Cambridge MPhil Finance vs LSE MPA vs LSE MFin vs Brown DS

A brief background: I'm an international student who finished undergrad at a low-tier ivy and I'm currently enrolled in the University of Tokyo studying economic policy. I had an internship in ER at a BB in Japan and will start another internship in another BB's ER in APAC. I'm now actually on a fellowship granted by UTokyo, but I haven't yet receive any amount of the scholarship given covid travel restriction (it's required to physically enter Japan to receive the scholarship...).

I literally hate most of classes in UTokyo MPPーmany of the requirements include PoliSci and IR. In addition, I found it very hard to connect with my classmates; yes, maybe it's because we're taking classes remotely, but OTOH, there are only few people who also express their interest in finance/consulting. Anyway, I really want to transfer!

I've accepted by a few places for a new Master's program. My immediate postgraduate plan is to land a job in finance or consulting (finance: sell-side FO, HF, AM). I also consider doing PhD in Econ-related fields after working for a while. My preference for work location (in order): US, UK, Japan, SG, HK

The following are the schools I've been admitted to:

LSE MSc Finance, LSE MPA, Cambridge MPhil Finance, Brown Data Science, Brown MPA and the following are the pros and cons for each of the program. I'd appreciate it if anyone can share his/her thoughts on which school I should go to.

LSE MSc Finance

Pros:

Courses are finance-related. The program structure is designed in a way that encourages students to be career-oriented. I've heard it has a strong alumni network in London.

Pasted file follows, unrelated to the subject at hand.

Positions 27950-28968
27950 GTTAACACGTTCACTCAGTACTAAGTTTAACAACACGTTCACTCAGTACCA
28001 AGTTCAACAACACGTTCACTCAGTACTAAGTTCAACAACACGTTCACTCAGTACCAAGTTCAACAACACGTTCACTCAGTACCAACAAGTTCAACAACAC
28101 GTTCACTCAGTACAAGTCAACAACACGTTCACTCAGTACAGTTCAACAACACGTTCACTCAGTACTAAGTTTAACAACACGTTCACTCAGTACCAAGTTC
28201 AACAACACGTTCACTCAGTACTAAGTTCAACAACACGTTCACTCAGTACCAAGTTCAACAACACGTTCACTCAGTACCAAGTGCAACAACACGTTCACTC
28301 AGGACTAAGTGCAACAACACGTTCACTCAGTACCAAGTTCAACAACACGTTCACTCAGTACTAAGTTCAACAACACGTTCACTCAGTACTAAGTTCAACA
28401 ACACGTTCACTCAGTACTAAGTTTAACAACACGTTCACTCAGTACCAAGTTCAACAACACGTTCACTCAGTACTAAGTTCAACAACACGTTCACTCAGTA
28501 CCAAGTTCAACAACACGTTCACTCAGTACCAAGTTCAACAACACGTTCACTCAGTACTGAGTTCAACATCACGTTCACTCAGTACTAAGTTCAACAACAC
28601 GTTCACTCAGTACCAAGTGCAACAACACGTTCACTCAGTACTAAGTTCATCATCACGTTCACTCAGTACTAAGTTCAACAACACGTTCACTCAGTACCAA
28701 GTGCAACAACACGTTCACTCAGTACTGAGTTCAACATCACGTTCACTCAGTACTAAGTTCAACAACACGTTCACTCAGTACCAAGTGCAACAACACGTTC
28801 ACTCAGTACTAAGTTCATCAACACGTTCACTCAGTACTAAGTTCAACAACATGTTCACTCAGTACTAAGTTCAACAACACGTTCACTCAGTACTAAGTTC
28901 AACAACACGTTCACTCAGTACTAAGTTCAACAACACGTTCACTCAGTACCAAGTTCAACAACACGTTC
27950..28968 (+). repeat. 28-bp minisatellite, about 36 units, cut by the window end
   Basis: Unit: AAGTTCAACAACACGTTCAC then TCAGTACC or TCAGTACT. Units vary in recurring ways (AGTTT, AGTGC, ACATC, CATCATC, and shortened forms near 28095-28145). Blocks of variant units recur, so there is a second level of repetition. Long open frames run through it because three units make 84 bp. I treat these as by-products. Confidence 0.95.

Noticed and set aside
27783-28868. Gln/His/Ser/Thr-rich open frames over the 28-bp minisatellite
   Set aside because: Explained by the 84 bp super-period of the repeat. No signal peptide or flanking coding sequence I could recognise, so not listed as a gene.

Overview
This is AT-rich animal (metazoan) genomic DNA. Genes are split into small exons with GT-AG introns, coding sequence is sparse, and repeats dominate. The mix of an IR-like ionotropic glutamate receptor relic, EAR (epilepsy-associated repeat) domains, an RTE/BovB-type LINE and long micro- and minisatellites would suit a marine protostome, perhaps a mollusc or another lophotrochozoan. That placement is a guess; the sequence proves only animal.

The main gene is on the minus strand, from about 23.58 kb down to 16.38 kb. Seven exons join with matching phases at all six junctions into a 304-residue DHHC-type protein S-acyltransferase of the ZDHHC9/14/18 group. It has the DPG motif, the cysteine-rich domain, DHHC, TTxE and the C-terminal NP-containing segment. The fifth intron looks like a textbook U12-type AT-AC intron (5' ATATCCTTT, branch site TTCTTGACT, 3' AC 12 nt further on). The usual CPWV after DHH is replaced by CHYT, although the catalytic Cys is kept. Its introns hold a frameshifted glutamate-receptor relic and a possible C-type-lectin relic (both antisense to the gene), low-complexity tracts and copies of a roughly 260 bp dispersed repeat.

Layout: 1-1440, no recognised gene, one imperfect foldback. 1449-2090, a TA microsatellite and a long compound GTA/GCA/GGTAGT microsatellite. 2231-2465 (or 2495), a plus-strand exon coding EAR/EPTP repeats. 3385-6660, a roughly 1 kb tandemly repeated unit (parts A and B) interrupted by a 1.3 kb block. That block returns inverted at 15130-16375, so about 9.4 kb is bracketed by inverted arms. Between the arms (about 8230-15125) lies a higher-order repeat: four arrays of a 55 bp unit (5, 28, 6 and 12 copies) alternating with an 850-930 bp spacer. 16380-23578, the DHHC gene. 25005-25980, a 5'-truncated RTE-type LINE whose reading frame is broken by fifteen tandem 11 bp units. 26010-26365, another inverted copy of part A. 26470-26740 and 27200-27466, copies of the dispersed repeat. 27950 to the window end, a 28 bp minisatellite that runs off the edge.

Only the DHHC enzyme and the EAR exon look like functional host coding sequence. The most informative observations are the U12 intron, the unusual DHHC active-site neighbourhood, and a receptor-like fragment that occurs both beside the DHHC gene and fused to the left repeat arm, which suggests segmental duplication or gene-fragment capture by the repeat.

I was in a final-round interview last time talking with a ED and he said LSE MSc Finance sounds like a great program.

In previous years, they've got this Work Placement Pathway that allows students to extend their graduation date to find summer internship in London, but this may not be offered this year. 

Cons:

Kind of expensive: £38,000. Have like 100+ students each year. Unlikely to continue to move to study PhD after graduation because the courses are not designed for that. 

Work Placement Pathway may no longer exist for students matriculating this year.

If I decide to go, I'll lose my UTokyo fellowship.

LSE MPA

Pros:

It's a dual degree program between LSE and UTokyo. Upon graduation next year, I'll receive two diplomas: MPP+MPA nest year.

It's cheaper: around £25,000. Also, LSE MPA is giving me £6,000 scholarship. The UTokyo fellowship accumulated thus far and the LSE MPA's scholarship will fully cover LSE MPA's £25,000 tuition.